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20 years ago, Billy Madison was released in theaters. The critics despised it almost universally, but the film gained a cult following of sorts among comedy fans, particularly fans of Saturday Night Live in the 90s. Even people who haven’t seen it would recognize some of its most famous lines, like the principal’s epic rant or the shampoo-conditioner debate. Two decades after its release, here are nine facts you might not have known about Adam Sandler’s big film debut.
1. Tamra Davis was not the first director hired for the project. Stephen Kessler was the film’s original director. Billy Madison had only been shooting for a few days when Kessler was fired and Davis was hired as the replacement.
2.The color scheme of the film is intentionally done so that it looks like the world through the eyes of a child. Everything is very bright and vibrant.
3. Billy Madison was Adam Sandler’s first starring role, and it kicked off a running gag throughout Sandler’s other movies with the O’Doyle family where the O’Doyle kids are always bullies.
4. Not only was Billy Madison the film debut of Adam Sandler, it was also the first film for Sandler’s fellow Saturday Night Live alum Norm MacDonald.
5. Josh Mostel, who plays Principal Max Anderson, is the son of legendary musical-comedy actor Zero Mostel. Like his father, he is also a singer, and he played King Herod in the film adaptation of Jesus Christ Superstar.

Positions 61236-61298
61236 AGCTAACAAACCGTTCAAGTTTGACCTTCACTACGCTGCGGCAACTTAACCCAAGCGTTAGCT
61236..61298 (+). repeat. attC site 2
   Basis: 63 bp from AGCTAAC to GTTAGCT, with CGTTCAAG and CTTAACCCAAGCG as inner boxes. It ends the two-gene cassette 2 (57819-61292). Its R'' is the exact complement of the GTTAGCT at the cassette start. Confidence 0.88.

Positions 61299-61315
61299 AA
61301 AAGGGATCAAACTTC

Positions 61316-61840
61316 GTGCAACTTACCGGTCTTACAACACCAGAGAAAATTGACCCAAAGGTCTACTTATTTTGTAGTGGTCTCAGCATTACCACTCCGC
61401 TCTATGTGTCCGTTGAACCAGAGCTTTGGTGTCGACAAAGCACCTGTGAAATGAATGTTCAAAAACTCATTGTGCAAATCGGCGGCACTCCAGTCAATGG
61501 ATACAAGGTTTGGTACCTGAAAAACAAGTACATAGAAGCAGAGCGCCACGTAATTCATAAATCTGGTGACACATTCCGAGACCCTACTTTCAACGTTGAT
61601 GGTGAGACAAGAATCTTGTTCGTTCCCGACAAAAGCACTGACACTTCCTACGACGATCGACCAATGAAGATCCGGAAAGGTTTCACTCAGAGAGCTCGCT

6. In the dodgeball scene, the filmmakers got permission from the parents to go all out and let Sandler actually hit them hard.
7. Billy Madison was filmed at the same time as Tommy Boy, and the casts hung out together. One of their favorite games was faking their deaths, and Adam Sandler’s death of choice was getting strangled by women’s underwear, while Chris Farley preferred getting naked with an Evian bottle up his butt.
8. Co-writer Tim Herlihy makes a cameo appearance in the movie as an architect.
9. Bridgette Wilson’s wardrobe was completely overhauled because director Tamra Davis didn’t want the character to be overly sexualized. Most notably, her skirts were lengthened.